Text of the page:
– did he really think that Birnbaum, Jones, and Besler, along with Shea and Yedlin shuttling the entire flanks were going to be able to keep the ball. The team should have been playing much more direct against a Chile team that presses very high, spends a lot of energy chasing in a crowded midfield, and leaves themselves exposed at the back.

    – Jones in the back is ridiculous. especially a three man back line

    – not bringing Rogers and another outside back or two was plain stupid.

    – blaming the loss on lack of fitness is laughable.

    – once again, there was no plan (especially in the second half in the 4-4-2. The midfield was all over the place and clearly had no idea of their roles.)

    • “– blaming the loss on lack of fitness is laughable.”

      I wouldn’t go so far as to blame the loss on it, but do you really think this doesn’t have a very significant impact on the quality of the play?

      For the most part, I agree with your points, but this one seemed kind of weird to me.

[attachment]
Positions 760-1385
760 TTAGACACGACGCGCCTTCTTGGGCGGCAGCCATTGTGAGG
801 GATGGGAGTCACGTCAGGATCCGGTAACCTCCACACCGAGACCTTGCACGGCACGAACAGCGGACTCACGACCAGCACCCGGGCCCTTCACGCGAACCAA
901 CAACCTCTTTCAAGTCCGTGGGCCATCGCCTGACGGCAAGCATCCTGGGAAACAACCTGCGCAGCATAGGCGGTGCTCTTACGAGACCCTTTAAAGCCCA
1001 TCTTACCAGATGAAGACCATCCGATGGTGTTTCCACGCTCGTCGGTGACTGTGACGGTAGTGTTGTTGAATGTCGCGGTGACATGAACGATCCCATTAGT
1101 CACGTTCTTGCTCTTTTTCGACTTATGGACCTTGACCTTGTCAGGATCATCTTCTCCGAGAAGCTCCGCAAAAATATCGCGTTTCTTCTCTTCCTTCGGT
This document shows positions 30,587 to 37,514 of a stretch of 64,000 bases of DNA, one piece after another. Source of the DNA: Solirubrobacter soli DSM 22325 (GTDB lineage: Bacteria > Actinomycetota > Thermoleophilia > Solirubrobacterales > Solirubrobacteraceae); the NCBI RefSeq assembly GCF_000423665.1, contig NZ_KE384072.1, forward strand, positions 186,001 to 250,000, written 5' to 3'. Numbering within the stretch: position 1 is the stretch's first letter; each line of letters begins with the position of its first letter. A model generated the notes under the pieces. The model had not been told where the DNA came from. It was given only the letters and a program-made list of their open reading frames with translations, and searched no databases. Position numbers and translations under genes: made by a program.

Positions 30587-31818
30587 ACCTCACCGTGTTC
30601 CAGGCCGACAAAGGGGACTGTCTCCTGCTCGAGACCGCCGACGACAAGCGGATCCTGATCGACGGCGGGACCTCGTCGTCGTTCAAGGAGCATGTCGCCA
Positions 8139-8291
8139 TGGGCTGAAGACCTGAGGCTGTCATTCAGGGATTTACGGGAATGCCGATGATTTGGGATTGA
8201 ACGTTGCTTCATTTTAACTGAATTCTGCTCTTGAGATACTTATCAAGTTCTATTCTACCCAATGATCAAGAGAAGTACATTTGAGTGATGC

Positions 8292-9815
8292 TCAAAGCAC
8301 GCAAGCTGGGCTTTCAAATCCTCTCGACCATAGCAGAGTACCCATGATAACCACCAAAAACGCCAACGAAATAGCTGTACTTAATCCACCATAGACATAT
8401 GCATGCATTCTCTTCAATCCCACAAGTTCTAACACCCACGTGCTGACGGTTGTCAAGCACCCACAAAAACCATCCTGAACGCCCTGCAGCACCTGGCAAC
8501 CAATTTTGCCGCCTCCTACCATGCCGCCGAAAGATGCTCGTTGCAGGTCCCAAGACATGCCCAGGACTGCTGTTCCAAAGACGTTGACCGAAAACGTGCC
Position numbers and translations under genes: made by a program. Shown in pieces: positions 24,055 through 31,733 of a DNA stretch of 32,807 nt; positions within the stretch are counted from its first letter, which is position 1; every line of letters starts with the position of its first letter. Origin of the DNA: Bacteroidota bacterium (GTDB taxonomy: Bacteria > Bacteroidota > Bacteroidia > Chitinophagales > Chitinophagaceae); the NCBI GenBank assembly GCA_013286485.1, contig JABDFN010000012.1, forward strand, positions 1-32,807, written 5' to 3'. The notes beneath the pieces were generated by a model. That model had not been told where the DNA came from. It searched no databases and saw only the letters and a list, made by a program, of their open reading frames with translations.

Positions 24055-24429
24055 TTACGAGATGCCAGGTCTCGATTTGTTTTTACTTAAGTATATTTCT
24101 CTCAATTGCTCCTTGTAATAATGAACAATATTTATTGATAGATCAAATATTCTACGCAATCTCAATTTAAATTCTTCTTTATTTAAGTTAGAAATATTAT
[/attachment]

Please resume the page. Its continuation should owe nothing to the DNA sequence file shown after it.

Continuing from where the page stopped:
• Fitness should never be an excuse for a professional player’s poor performance. They should be able to manage themselves over 90 minutes, offseason or not. In my opinion, the effects of overtraining are much more significant than under conditioning. If you are a smart player, make the right decisions, and everybody performs their role within a team concept, etc. the team should be able to overcome “lack of fitness.”

        The fact is that they did not look very good from the first minute. The team looked unorganized and that is the coaches’ fault, not the players’ conditioning. Klinsmann’s tactics have been seriously questionable over his entire time in charge of the US team. Most of the good performances have come in situations where the team has been packing it in and counter attacking, which are tactics that the team was very familiar with from previous coaches.

        I thought Klinsmann was going to develop this team with a tactical revolution. Instead, it seems like he is more interested in running fitness bootcamps. I expect more. We are far enough into the process to see these effects, but I am just not seeing them.

      • A “tactical revolution” does not even mean that it has to be a real revolutionary development. It just means that he needs to get the most out of the players he has and find out how they can start controlling the game instead of always sitting back or chasing the game.